Reporter's Notebook: A Journey Down the Yangtze

She has no refrigerator or TV -- electricity is expensive, and she just uses a little to power a single lightbulb inside her house at night. She has never been to Shanghai -- or anywhere else outside her home province of Sichuan -- but she knows that the price of meat there is even higher than in her local village, which makes her think life must be even tougher in Shanghai.

Her big dream is to be able to rebuild her house with a strong roof -- during the winter storms she sometimes fears that her roof will be blown away. "It is good to be able to feel safe inside your house." As for her life -- well, it all depended on how the weather treated her crops -- corn, oranges, vegetables, a little rice. "Kao tian chi fan," she said. "I depend on heaven to eat food."

And so it goes in much of China, a crowded, noisy, difficult society to live in that requires much tolerance and much putting up with adversity. Over their long history, the Chinese have become masters at going with the flow.

Of course some challenge the system -- Mao Zedong was successful with his revolution in 1949 -- but most who try get crushed, rightly or wrongly, in a society that for centuries has simply not had much room to accommodate individual priorities.

In the city of Chongqing we met migrant laborers from the countryside who worked on construction sites for $200 to $300 a month. They ate better in their new jobs than if they had stayed at home on the farm -- and yet they knew they didn't stand a chance in their lifetimes to ever buy one of the $100,000 apartments they were building. But maybe if they had enough money to get their children through school one of them might be so fortunate.

In Chongqing I saw how wide the income gap is becoming in China. A very pleasant woman, Rachel Zhou, who runs the newly opened Cartier store, told me how she had just sold a watch for over $26,000. She had gotten her job after working in a four-star hotel for some years, and having been exposed to foreigners and their lifestyle she understood the concept of luxury.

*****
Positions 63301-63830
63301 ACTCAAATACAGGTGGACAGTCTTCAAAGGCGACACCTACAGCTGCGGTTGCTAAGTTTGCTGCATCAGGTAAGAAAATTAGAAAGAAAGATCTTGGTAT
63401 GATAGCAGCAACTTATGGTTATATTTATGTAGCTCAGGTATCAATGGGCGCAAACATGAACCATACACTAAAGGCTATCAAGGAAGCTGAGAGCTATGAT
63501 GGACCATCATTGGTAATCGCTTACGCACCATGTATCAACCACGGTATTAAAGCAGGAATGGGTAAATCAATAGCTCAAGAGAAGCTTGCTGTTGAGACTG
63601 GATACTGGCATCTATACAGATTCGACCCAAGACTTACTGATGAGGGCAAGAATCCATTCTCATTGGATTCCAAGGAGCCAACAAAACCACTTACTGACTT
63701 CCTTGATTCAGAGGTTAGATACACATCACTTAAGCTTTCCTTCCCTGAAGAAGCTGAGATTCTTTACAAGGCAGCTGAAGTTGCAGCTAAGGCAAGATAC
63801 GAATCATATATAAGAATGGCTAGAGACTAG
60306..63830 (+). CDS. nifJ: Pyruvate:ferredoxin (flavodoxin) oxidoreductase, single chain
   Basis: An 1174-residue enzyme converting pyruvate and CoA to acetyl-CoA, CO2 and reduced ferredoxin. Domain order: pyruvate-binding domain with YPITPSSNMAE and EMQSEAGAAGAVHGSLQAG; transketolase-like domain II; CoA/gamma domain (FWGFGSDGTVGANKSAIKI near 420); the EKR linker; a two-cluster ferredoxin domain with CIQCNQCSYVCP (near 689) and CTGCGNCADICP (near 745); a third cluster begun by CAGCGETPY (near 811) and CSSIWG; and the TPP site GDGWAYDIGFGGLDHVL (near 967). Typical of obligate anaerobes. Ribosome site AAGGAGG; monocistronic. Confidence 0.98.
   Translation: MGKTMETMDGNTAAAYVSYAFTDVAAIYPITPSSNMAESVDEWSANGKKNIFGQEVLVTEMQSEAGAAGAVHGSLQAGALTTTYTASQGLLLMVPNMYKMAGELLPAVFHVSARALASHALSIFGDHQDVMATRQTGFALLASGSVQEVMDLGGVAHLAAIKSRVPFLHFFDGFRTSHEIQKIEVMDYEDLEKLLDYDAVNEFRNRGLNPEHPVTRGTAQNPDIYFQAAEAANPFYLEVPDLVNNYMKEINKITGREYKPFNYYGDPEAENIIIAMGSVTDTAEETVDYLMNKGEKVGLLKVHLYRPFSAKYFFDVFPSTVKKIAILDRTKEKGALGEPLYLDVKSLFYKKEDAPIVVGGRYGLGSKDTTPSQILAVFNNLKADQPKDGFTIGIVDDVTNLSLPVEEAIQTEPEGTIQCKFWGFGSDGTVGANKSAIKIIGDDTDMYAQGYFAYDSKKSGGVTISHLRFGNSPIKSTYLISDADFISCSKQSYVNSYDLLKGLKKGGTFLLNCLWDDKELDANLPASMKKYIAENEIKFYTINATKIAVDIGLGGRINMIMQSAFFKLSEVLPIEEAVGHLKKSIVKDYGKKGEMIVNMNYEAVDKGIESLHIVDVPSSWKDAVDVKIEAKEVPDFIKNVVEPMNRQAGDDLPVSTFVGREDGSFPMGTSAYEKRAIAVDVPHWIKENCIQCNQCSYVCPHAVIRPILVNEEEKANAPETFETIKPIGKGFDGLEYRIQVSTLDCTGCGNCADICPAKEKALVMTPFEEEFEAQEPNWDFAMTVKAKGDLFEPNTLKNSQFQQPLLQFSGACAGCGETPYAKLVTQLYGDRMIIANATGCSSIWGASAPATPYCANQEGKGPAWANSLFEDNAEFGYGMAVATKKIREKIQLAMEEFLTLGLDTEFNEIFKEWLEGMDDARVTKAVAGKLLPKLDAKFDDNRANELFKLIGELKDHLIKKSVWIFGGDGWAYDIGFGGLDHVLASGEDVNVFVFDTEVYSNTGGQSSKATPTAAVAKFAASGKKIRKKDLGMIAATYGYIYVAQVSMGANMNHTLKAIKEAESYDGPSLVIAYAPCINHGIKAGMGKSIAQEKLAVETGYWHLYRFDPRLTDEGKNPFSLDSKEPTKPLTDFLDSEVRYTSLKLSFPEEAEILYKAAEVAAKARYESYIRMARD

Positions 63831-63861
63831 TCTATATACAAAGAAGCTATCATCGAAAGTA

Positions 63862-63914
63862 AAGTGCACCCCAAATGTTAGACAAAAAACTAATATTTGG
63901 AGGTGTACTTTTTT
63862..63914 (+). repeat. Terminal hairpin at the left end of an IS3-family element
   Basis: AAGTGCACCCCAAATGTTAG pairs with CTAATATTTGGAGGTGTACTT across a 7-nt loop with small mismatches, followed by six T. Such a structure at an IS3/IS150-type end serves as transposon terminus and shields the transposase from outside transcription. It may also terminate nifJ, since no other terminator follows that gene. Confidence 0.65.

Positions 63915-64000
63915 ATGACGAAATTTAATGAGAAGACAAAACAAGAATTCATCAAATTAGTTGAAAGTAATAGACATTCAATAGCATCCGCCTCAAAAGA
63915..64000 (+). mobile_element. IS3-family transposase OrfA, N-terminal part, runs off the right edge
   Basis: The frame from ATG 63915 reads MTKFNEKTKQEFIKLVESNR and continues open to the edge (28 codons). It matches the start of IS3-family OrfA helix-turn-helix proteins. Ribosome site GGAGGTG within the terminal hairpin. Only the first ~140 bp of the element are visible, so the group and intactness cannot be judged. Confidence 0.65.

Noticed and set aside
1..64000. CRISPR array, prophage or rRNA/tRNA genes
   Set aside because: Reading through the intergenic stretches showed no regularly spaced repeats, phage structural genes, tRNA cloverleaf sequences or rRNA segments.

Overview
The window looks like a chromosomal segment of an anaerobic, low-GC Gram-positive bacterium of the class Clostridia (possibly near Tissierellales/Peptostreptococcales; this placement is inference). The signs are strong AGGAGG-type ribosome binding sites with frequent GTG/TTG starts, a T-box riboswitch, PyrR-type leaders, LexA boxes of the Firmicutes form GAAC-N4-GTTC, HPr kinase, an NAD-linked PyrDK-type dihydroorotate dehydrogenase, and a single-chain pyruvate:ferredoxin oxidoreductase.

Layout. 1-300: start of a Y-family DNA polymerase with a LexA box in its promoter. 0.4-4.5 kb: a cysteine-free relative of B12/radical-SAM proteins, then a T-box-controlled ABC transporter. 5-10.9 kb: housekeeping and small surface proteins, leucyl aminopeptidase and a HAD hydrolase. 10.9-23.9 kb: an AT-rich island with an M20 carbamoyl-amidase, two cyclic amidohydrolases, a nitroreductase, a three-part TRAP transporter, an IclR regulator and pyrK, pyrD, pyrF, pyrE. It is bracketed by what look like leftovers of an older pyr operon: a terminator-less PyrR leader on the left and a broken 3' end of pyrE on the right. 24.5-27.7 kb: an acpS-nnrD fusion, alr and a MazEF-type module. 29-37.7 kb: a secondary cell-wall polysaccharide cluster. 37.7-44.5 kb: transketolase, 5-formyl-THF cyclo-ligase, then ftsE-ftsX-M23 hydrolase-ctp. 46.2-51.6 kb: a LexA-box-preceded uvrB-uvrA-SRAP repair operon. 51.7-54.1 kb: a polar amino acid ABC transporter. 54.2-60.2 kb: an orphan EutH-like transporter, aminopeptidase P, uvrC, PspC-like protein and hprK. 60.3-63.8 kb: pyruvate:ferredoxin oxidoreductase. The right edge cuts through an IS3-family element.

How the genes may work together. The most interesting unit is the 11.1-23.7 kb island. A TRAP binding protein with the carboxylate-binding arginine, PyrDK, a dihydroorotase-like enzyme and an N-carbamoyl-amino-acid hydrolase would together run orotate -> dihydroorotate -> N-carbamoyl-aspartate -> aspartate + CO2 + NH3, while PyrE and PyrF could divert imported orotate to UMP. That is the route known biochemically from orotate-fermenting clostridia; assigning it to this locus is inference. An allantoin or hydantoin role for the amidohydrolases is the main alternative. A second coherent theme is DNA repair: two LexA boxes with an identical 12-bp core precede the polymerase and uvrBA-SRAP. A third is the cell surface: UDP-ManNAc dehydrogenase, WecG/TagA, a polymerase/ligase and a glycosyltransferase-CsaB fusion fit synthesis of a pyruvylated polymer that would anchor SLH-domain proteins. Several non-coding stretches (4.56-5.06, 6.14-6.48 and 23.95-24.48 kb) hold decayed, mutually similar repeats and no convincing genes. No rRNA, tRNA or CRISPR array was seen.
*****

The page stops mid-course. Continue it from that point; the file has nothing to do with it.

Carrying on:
But when she brought her parents to visit the Cartier store, they walked around as if they had seen ghosts peaking out from the jewelry cases. "They could not understand how a ring could cost that much," she said.

Rachel was born in 1977, as the excesses of Maoism came to an end -- but her parents lived through the famines and the madness of the Cultural Revolution when anarchy prevailed. They could not grasp the world their daughter seemed so comfortable in.

A New Skyline

Some of Chongqing's new wealth comes from the fact that the Three Gorges Dam has deepened the water level of the river enough to allow big container ships to reach the city from the coast, boosting trade.

The Chinese government is keen to spread economic development across the country, conscious of the fact that there is now a huge gap between the eastern seaboard where most development had occurred, and the still relatively backward interior. Chongqing has been among the first beneficiaries -- and the city is acquiring the requisite skyscrapers as befits its newfound wealth, including a replica of the Chrysler Building in Manhattan.

Downriver from Chongqing some of the negative effects of the Three Gorges Dam also have started to become clear. Since the reservoir behind the dam began filling up in 2003, about one and a half million people have been forced to leave their homes and move to higher ground.

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